One example is the early identification of rejects. Based on an analysis of rejects and the associated production data, indicators can be identified which can, with a certain likelihood, lead to the reject of a production part in a later production process. This means that a metal part which has not cooled down sufficiently in production step A, can already be removed since there is a high probability that this circumstance would lead to an error in production step D. This would be more favorable in terms of a high utilization rate than if the part had gone through steps B and C before it had to be rejected.
Machine failures can also be predicted according to a similar principle. Based on Predictive Analytics, maintenance intervals can be selected so that the number of machine failures are minimized without resulting in any unnecessary standstills. This method can also help to increase the utilization rate in the production process.
C.) Optimal procedures thanks to Prescriptive Analytics
Prescriptive Analytics answers the question: “How can I make something possible?” Not only does it calculate optimal states but it also provides sound recommendations on how to attain this state such as splitting orders across different machines or changing the job sequence to achieve mimimum set-up times.
This last example in particular demonstrates how Prescriptive Analytics can be dpeloyed in production planning. While splitting orders reduces the production time (goal: increasing delivery reliability), the minimization of the set-up times increases the throughput time and ultimately the efficiency. The great thing about this is that plans remain in optimal alignment with the goal, even if plans have to be repeatedly changed at short notice (e.g. because of an urgent priority order). New plans can literally by made at the touch of a button and still contribute to the previously defined goal.
The same applies to the optimal use of resources. The example of minimizing offcut in the wood processing company clearly demonstrates that the mathematical process has the edge over a lot of experience. A further good example is the lacquering line at a car manufacturer. Here, the sequence of the colors plays a crucial role. If, for example, a batch of light colored paint comes after a dark one, the spray nozzles will have to be cleaned far more thoroughly. This is not only time-consuming but also consumes significantly more water for cleaning. As well as that there is a risk of rejects.
Another classic case in mathematical optimization processes is route planning. Depending on which resources are required in production and when, the system calculates different delivery profiles: a direct route, milk-run or regional forwarder. Here the capacities of the goods-in and goods-out departments as well as the warehouse capacities and cost reqirements are also considered. A further aspect here is the reduction of empty runs, insofar as your company disposes of its own fleet of trucks.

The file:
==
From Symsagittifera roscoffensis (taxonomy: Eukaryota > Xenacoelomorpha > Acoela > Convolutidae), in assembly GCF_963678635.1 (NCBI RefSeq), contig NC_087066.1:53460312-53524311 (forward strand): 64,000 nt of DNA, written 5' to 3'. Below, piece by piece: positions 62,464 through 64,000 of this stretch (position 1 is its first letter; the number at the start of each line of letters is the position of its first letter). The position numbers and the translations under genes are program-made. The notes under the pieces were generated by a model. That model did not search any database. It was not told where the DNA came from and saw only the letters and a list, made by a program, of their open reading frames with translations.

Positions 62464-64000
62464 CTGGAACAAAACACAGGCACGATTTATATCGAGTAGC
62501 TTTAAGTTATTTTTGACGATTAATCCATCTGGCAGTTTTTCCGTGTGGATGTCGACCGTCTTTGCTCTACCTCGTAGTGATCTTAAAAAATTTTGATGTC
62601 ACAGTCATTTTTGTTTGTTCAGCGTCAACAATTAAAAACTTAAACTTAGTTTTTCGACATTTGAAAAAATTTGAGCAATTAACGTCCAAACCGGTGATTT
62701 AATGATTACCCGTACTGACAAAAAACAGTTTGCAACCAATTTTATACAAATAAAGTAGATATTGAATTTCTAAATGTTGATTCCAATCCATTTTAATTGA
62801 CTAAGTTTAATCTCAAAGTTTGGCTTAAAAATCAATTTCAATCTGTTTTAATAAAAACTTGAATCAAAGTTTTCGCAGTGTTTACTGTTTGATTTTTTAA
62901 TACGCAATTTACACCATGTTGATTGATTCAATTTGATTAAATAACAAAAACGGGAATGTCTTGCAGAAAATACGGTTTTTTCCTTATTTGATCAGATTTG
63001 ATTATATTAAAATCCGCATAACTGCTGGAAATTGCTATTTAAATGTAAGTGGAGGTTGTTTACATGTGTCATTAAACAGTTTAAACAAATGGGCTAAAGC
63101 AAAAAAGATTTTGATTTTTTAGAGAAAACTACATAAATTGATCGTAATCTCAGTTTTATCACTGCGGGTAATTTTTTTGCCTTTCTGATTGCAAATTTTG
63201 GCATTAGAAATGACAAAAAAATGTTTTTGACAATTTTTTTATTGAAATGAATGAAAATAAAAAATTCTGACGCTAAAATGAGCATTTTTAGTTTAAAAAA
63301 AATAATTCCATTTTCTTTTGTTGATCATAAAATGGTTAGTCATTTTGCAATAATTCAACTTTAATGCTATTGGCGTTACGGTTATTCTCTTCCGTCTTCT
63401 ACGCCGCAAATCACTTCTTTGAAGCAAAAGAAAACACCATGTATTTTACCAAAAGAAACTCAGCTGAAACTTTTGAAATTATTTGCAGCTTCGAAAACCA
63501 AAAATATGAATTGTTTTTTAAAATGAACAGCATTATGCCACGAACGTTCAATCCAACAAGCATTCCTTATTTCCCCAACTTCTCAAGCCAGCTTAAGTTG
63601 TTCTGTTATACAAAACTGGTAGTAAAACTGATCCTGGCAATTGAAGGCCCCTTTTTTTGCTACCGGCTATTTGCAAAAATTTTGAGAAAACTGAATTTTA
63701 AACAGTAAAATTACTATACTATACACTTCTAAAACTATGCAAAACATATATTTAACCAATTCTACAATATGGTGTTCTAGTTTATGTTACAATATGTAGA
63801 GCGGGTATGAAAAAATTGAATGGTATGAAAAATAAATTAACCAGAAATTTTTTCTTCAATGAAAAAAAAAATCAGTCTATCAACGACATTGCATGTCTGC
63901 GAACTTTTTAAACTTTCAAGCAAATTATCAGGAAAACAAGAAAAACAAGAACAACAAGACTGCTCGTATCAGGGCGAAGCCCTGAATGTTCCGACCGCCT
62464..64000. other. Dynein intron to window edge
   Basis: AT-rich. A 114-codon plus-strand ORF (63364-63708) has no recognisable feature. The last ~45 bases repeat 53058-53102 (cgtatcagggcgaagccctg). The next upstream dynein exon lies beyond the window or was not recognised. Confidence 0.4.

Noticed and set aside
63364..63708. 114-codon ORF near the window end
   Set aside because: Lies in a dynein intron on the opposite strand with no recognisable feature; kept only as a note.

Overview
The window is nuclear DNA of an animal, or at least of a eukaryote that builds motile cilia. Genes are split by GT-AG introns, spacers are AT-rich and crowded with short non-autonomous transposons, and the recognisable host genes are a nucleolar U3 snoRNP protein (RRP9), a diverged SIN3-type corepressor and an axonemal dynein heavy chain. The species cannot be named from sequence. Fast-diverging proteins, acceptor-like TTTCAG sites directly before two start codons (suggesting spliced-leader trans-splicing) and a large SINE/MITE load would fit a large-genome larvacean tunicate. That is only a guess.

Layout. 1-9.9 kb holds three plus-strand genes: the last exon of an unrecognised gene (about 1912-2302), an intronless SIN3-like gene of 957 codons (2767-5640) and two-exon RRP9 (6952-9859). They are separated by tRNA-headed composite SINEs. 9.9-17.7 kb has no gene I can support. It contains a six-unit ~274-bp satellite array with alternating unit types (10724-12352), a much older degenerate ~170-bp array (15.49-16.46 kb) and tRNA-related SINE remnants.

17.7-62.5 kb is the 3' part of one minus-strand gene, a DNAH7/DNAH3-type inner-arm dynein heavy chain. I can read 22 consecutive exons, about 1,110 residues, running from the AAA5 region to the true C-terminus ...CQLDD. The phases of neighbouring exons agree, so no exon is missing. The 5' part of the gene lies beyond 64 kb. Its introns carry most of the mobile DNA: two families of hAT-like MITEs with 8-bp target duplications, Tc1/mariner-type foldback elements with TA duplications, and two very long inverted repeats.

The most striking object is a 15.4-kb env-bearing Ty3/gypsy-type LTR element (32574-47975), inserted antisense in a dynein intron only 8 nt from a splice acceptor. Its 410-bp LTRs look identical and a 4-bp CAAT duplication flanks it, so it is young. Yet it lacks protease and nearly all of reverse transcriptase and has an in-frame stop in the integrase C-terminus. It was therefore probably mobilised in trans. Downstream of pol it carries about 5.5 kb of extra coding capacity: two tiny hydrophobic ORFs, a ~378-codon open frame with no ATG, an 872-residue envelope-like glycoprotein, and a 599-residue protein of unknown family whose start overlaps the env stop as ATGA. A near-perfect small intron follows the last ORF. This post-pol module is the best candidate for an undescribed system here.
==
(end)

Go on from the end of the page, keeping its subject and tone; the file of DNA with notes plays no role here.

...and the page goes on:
D.) A look into the future with what-if scenarios
When it comes to making strategic decisions, the most powerful instrument is quite evidently what-if scenarios. If the mathematical model and all data sources have been connected successfully, various scenarios can be simulated and their impact on various areas can be assessed, taking all of the cross-dependencies into consideration.
By looking at the previous examples, we could assess the impact of switching to a different material or supplier. Also the question of what would happen if we purchased sustainable energy and whether it would be worth generating this ourselves can also be simulated precisely. But this is also an invaluable tool with regard to logistics. For example, what would happen if we built an additional warehouse? What if one section of local or urban transport was replaced by more sustainable forms? All of these questions can be asessed with what-if scenarios – broken down to all your KPIs.
The forest in the garden
As you can see there are many ways to organize your production processes more sustainably. Mathematical optimization can contribute greatly towards making production structures and processes better and more environmentally friendly. This applies to both the described “passive” and “active” methods. Whether it is based on legislation, the change in the buying behavior of consumers or the intrisical motivation of businesses: The production process of the future will have to change. So let us make a start! Maybe by planting a tree in the garden?
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In our factsheet Advanced Production Planning we present some of the use cases of Predictive and Prescriptive Analytics in modern production planning which you can download here.